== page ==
"A special inquiry officer shall conduct proceedings under this section to determine the deportability of any alien, and shall administer oaths, present and receive evidence, interrogate, examine and cross-examine the alien or witnesses."
Surely, in the light of these provisions, as the district court pointed out, it would be an exercise in futility for Congress to grant the Service authority to "interrogate, examine and cross-examine" an alien and yet withhold the subpoena power — a most meaningful device for accomplishing this end. To read § 235(a) as excluding the subpoena power against the alien who is the subject of an investigation would be to render sterile these other provisions of the Act.
Secondly, though the present § 235(a) was enacted in 1952 when Congress rewrote the whole body of the statutory immigration and nationality law, it had its genesis in Section 16 of the Immigration Act of 1917, 39 Stat. 874, 885 (former 8 U.S.C. § 152). This section — the immediate predecessor of § 235(a) — concerned the examination of entering aliens by the immigration service. The striking similarity of the two provisions is evident from a comparison of their pertinent words. The 1917 Act gave immigration officials "power to require by subpoena the attendance and testimony of witnesses * * * touching the right of any alien to enter, reenter, reside in or pass through the United States * * *." The 1952 Act provides "power to require by subpoena the attendance and testimony of witnesses * * * relating to the privilege of any person to enter, reenter, reside in, or pass through the United States."
In two cases construing § 16 it was held that this section authorized the issuing of a subpoena upon an alien whose potential deportation was the subject of the investigation in connection with which the subpoena was issued. See Loufakis v. United States, 3 Cir., 1936, 81 F.2d 966; Graham v. United States, 9 Cir., 1938, 99 F.2d 746.
We believe that the fact that it has been twice held under predecessor legislation that the word "witness" fairly embraced potential deportees so as to render them subject to administrative subpoena by the Immigration Service is a weighty factor in any attempt to supply meaningful content to the ambiguities inherent in the word. It is a well settled rule of statutory interpretation that when a statute has been the subject of judicial construction and the statute is substantially reenacted, there is a strong indication of an intent to adopt the construction as well as the language of the former enactment. Becker v. General Chain Co., 1 Cir., 1921, 273 F. 419. Cf. Armstrong Paint Varnish Works v. Nu-Enamel Corp., 1938, 305 U.S. 315, 59 S.Ct. 191, 83 L.Ed. 195.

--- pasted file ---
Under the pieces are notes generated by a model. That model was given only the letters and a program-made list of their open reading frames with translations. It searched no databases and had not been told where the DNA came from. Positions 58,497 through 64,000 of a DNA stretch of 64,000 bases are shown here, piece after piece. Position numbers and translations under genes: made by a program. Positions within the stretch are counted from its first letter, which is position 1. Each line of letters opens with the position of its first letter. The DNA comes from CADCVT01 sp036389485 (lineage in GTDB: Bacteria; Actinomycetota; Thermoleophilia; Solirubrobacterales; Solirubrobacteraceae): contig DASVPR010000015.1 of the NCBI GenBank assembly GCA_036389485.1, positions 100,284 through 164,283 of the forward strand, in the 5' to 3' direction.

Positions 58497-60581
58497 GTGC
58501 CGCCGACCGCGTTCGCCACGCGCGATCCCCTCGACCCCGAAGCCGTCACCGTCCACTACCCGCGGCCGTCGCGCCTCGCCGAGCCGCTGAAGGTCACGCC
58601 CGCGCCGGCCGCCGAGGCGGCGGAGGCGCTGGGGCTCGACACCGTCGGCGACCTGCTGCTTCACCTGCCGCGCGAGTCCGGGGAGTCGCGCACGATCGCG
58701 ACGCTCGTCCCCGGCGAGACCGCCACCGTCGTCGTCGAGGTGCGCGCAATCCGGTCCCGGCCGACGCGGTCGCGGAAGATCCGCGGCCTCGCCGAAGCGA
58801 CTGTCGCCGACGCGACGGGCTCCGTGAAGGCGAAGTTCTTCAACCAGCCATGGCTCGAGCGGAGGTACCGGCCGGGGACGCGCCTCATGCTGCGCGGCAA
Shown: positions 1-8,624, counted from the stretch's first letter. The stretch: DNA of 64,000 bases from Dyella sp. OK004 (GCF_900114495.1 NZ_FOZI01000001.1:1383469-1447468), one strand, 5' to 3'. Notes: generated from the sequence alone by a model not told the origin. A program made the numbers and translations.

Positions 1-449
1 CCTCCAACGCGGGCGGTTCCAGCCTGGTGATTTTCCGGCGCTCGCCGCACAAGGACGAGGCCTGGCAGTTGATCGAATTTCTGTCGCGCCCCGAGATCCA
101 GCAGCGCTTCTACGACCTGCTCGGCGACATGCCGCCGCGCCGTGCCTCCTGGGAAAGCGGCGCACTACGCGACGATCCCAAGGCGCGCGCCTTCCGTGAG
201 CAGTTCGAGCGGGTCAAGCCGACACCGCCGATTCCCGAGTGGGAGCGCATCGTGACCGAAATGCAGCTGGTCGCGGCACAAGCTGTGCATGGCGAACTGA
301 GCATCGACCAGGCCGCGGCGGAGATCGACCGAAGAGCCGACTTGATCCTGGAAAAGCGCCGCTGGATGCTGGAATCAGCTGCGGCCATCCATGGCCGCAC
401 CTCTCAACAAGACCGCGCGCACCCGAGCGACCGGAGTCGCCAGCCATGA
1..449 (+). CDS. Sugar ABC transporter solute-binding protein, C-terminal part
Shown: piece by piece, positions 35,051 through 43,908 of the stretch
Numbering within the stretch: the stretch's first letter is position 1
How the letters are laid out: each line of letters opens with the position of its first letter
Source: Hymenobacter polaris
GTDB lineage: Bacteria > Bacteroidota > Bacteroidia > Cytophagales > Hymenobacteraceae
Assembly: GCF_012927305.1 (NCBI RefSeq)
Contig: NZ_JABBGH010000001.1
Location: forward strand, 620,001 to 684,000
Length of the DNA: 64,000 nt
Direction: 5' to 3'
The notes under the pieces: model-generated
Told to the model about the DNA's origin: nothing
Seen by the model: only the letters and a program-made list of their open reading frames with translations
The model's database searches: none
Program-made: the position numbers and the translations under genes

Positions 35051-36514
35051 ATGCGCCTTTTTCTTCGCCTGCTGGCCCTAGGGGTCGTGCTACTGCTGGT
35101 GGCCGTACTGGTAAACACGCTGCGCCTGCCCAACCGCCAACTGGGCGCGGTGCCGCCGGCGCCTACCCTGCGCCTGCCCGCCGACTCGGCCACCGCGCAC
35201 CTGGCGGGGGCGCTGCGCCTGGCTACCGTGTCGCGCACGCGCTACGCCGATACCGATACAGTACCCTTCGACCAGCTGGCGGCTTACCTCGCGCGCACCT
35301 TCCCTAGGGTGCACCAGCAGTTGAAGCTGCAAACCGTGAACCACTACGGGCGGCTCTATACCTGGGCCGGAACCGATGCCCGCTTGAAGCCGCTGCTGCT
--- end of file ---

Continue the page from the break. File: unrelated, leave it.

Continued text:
At the oral argument appellant urged that inasmuch as the term witness stands alone in § 235, it would be anomalous to accept the Government's position that the term possesses varying meanings so as to embrace an alien defendant in a deportation proceeding but not the citizen defendant in a denaturalization proceeding. However, it is not unusual for the same word to have differing connotations in the same act and surely no canon of statutory construction forecloses courts from attributing to the word the meaning which the legislature intended that it should have in each instance. As has been stated by the Supreme Court: "Where the subject-matter to which the words refer is not the same in the several places where they are used, or the conditions are different, or the scope of the legislative power exercised in one case is broader than that exercised in another, the meaning well may vary to meet the purposes of the law, to be arrived at by a consideration of the language in which those purposes are expressed, and of the circumstances under which the language was employed." Atlantic Cleaners Dyers v. United States, 1932, 286 U.S. 427, 433, 52 S.Ct. 607, 609, 76 L.Ed. 1204.
Surely the subject matter of an alien in a deportation case is significantly different from that of the citizen in a denaturalization case and just as surely the scope of the legislative power sought to be exercised in the former far transcends the latter.
Accordingly, we conclude that § 235(a) does empower an immigration officer to subpoena an admitted alien even though he may be the subject of an investigation by the Service looking towards his ultimate deportation.